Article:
For the past days, as I had been travelling and getting the chance to meet business owners, seeing all the different types of sectors and also in preparatory for the World Economic Forum, I do understand that there are some businesses having above 80-90% overseas businesses compared to local content.
Is that good or bad, I had asked myself this question?
#1. It all depends on the strategic business model – where the commercialisation part of the business can be realised to its full potential and the derived net profit margin can be obtained.
Do you have a product that’s unique to that particular geography?
The Finnish IT group of companies that I was in, provided server storages in nuclear bunkers hidden in underground caves where the cool temperature is kept constant and in the event of epic disaster, the data is safer than the *ahem* humans. Who would commonly want to utilise them?
If there are more local interest compared to overseas interest and the per unit of common currency for the single unit of time for each sales can be closed in quick cycle, then local content should be given more emphasis.
#2. Don’t get too fixated over permanent addresses unless you are into real estate properties.
Marketing plans must be fluid enough to align according to the customers’ needs and wants. If the customers’ needs is not present, then one has to ask whether the value added activity intends to benefit the customer and oneself.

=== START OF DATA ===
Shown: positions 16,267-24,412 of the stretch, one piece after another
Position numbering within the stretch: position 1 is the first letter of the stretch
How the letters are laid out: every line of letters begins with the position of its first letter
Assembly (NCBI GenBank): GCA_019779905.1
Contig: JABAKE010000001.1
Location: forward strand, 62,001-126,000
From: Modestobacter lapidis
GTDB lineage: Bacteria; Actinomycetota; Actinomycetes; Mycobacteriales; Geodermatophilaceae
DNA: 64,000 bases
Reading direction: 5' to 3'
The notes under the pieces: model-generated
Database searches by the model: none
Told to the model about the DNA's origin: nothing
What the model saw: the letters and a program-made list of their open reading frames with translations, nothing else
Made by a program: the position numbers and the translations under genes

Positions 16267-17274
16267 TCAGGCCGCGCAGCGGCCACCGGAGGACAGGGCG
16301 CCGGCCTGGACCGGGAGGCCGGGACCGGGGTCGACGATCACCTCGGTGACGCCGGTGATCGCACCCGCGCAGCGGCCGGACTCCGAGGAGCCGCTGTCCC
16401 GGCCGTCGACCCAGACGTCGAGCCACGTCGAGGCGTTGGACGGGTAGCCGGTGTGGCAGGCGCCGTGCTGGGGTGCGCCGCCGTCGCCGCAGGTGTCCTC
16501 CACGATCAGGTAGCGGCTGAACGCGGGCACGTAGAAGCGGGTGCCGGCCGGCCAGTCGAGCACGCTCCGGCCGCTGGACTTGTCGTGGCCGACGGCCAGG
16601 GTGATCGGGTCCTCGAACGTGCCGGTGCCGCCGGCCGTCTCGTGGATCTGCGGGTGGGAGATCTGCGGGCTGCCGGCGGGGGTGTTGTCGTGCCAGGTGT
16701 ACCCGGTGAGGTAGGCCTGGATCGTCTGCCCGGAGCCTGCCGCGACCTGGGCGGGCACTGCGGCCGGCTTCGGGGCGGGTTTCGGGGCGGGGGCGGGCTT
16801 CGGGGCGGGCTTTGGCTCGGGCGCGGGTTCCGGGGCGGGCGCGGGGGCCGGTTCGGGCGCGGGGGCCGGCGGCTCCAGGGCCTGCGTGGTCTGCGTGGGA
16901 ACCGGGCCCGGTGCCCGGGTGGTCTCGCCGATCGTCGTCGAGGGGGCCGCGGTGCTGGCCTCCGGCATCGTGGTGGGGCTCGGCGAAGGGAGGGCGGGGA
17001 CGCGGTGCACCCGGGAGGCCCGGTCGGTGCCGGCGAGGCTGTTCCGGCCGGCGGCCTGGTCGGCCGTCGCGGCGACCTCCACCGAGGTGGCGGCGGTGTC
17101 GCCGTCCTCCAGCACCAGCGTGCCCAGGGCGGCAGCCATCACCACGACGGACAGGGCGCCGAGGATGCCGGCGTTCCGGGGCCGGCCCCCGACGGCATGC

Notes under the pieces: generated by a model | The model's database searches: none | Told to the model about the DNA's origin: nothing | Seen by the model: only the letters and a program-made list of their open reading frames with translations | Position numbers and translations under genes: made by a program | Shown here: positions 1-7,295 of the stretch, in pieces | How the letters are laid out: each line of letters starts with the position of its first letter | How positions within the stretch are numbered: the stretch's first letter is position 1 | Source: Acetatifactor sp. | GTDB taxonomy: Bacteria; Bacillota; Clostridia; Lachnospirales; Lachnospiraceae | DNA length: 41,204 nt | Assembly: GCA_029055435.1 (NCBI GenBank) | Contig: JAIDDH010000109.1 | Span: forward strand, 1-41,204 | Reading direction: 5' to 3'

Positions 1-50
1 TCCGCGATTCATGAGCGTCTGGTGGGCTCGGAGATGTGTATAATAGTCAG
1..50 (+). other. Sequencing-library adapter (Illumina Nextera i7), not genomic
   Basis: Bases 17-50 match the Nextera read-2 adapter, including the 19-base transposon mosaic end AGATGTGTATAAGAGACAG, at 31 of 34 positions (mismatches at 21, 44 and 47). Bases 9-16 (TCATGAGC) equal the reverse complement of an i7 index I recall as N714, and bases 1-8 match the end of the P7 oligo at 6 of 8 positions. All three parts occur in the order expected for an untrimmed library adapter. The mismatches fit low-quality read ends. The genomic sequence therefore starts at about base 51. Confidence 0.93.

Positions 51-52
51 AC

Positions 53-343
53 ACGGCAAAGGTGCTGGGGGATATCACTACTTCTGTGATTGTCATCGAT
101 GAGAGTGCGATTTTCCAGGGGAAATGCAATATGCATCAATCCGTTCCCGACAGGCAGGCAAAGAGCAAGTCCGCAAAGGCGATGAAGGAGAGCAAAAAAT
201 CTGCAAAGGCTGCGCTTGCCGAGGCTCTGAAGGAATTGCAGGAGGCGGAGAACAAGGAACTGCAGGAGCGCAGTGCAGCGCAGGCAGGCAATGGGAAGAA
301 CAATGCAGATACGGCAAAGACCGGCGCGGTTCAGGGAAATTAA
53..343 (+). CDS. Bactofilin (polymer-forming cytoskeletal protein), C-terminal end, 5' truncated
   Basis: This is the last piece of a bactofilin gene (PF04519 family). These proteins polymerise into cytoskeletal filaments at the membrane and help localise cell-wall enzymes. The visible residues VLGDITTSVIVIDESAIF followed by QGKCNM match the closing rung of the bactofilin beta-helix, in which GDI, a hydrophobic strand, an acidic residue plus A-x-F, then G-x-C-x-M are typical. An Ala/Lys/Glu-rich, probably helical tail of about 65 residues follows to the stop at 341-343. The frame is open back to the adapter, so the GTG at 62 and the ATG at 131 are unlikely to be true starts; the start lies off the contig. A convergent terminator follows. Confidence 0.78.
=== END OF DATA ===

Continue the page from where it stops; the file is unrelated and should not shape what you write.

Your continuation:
If your model is static, most likely your strategies can be easily copied, replicated and responded to.
Thomas L. Friedman had said, The World is Flat. I tend to agree with his perspective.
#3. What business are you in?
Quick analysis tools such as SWOT analysis, Porter’s Theory would give you an overall idea, what’s the market situation for your type of products.
- Whether its blue ocean or red ocean.
- Whether you are keen on passive, active income as your investment strategy.
- Whether some of the products are the rising star, cash cow, a question mark or have gone to the dogs.
Speed and timing are vital and cannot be further emphasised. The right communicative tools or channels are also important as competitors will not be idle.
At the end of the day, it all depends on situations and whether the product itself is unique and intellectually protected.
If its common enough, then one would try to increase and defend its quality, raise its brand awareness and increase the stakes for new market entrants to find it more difficult to enter.
Strategically, speaking – often Generals would position themselves on higher grounds from their enemies and with the sea or river away from their back.
But with technology intervention and good strategic mindset, there are those that can see an outcome to a battle and these rare few, can master their businesses – in both the local and overseas front simultaneously.
Then that organisation, is indeed a home-grown, world beater.